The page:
DebbieA former teacher, special needs teacher and head teacher, Debbie took over as RRF newsletter editor in 2000 when Mona McNee retired from the RRF, and Debbie launched the first RRF website shortly after that. She has campaigned extensively over many years to achieve national, research-informed, systematic synthetic phonics teaching in primary schools. As a representative of the UK Reading Reform Foundation , she advised the British Government for the parliamentary inquiry ‘Teaching Children to Read’ (March 2005) and she helped to inform Sir Jim Rose’s ‘Independent review of the teaching of early reading’ (Final Report, Jim Rose, March 2006).

In 2012, Debbie was awarded an MBE in the Queen’s New Years Honours List for services to education.

Debbie is known to be a controversial and inspirational speaker and has spoken alongside Sir Jim Rose at literacy conferences and provided talks at several researchED literacy conferences. She currently provides phonics consultancy services internationally including training in schools and universities. She has written many challenging and informative articles for educational magazines and parents’ magazines, and for many years she has provided highly practical advice for parents, teachers, teacher-trainers, politicians, publishers, manufacturers and television programme producers. She is author of the online Phonics International programme for all ages (Phonics International Ltd, 2007) and phonics consultant for the Oxford Reading Tree Floppy’s Phonics Sounds and Letters programme designed for infants (Oxford University Press, 2010). She is also author of Phonics Training Online (Phonics International Ltd, 2015), the No Nonsense Phonics Skills programme (Raintree, 2016) and the Phonics Intervention blog: .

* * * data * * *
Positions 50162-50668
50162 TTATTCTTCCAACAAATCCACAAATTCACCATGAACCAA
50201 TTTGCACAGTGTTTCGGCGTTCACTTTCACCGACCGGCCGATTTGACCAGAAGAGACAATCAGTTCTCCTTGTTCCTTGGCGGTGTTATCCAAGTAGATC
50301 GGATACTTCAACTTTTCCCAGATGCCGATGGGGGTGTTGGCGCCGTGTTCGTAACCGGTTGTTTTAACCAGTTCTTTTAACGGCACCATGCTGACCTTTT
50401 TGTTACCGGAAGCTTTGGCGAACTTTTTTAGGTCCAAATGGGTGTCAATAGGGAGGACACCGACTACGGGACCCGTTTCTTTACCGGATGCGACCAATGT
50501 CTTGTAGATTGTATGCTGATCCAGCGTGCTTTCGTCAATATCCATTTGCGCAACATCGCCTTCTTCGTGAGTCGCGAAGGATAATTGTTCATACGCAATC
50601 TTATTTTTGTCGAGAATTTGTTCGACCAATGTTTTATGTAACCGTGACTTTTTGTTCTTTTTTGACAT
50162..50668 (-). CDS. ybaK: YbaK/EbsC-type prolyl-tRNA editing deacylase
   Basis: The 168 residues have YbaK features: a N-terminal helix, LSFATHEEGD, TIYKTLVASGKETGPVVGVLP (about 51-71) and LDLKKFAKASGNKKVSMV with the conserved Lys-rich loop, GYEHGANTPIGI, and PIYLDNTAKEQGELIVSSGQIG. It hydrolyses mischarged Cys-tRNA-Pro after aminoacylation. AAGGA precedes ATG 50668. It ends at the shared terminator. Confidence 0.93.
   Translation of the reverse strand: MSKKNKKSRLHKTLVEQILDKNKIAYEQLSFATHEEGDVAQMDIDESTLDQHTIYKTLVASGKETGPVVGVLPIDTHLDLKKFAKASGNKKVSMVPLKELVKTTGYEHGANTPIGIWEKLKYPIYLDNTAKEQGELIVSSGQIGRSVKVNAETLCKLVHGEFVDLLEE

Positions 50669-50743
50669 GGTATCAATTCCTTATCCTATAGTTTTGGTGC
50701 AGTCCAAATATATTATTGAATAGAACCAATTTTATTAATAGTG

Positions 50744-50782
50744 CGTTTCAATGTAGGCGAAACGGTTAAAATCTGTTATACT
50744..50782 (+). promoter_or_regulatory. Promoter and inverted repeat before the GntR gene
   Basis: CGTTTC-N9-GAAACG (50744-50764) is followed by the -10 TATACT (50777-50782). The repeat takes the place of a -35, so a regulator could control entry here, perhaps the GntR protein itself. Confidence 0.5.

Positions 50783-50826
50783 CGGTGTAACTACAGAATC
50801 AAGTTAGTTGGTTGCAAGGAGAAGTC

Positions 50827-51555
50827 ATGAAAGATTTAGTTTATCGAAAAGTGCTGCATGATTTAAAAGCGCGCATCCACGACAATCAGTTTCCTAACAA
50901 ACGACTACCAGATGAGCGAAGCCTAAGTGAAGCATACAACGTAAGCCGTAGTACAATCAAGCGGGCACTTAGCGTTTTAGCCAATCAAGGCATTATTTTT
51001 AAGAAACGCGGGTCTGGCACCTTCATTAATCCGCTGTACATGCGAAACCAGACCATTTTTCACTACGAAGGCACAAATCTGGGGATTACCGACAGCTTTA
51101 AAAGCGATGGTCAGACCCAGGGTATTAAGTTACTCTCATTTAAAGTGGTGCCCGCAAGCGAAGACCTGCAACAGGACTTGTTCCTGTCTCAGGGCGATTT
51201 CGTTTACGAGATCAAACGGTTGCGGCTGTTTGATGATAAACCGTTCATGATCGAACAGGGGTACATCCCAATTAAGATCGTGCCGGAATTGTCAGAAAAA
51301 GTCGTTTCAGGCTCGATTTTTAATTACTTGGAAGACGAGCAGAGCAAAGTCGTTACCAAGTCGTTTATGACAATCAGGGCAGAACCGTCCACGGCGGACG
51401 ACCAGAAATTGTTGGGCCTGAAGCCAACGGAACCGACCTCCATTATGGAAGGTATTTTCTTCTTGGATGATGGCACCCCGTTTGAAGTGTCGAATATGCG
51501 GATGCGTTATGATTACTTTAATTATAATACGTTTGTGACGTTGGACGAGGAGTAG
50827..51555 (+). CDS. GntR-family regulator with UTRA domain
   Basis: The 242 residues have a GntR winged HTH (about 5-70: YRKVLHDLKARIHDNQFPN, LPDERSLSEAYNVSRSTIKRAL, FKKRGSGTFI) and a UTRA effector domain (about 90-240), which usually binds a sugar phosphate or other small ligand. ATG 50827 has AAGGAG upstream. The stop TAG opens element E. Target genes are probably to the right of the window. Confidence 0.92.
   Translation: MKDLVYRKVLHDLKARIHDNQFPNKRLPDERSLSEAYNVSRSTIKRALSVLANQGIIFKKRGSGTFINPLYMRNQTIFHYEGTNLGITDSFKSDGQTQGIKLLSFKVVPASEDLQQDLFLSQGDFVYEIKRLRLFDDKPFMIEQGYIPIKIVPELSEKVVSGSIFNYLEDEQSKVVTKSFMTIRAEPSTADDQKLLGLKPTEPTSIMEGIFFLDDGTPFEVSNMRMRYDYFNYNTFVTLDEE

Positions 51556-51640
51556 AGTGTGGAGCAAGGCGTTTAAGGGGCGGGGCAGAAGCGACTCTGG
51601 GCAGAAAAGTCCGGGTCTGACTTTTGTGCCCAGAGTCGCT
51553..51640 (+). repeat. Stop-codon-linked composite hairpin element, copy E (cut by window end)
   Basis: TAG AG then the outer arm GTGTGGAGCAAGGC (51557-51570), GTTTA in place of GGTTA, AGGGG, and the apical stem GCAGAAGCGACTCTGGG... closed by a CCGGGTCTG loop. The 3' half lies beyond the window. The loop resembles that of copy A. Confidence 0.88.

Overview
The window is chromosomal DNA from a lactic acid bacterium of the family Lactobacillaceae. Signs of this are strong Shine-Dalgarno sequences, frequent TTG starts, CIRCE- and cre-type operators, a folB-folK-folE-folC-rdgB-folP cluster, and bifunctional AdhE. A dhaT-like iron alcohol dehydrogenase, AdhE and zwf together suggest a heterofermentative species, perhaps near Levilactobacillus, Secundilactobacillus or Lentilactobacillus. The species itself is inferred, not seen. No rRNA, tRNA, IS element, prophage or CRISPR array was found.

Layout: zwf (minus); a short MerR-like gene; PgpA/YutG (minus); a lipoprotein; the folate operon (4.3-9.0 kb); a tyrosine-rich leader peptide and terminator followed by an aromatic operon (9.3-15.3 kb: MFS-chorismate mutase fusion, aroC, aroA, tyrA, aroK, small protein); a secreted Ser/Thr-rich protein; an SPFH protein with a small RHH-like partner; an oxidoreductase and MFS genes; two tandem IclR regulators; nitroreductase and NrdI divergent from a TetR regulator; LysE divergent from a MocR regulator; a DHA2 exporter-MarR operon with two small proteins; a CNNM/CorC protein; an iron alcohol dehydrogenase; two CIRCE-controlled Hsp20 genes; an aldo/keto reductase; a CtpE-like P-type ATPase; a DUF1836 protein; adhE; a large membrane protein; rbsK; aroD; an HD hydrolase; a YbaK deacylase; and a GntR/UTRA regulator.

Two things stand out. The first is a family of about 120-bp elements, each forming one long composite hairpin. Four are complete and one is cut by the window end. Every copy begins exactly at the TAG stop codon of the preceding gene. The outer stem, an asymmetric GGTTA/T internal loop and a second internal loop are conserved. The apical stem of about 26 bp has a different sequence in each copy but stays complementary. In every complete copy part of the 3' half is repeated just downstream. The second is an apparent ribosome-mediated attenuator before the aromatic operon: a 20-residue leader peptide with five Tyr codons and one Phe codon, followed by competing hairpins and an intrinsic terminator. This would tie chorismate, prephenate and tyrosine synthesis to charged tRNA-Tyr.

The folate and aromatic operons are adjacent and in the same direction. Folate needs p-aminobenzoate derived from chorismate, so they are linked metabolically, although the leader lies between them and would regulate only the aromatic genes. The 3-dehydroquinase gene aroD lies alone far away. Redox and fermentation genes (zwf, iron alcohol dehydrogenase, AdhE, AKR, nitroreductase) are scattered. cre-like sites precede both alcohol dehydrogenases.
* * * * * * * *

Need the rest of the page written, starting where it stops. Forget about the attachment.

Debbie is currently a member of the Developmental Disorders of Language and Literacy (DDOLL) Network Group and a founding member of the International Foundation for Effective Reading Instruction ( as she strongly recognizes the value of international connections and the need for further campaigning to raise awareness of the ‘disastrous disconnect’ between research findings and actual teaching and provision for learners.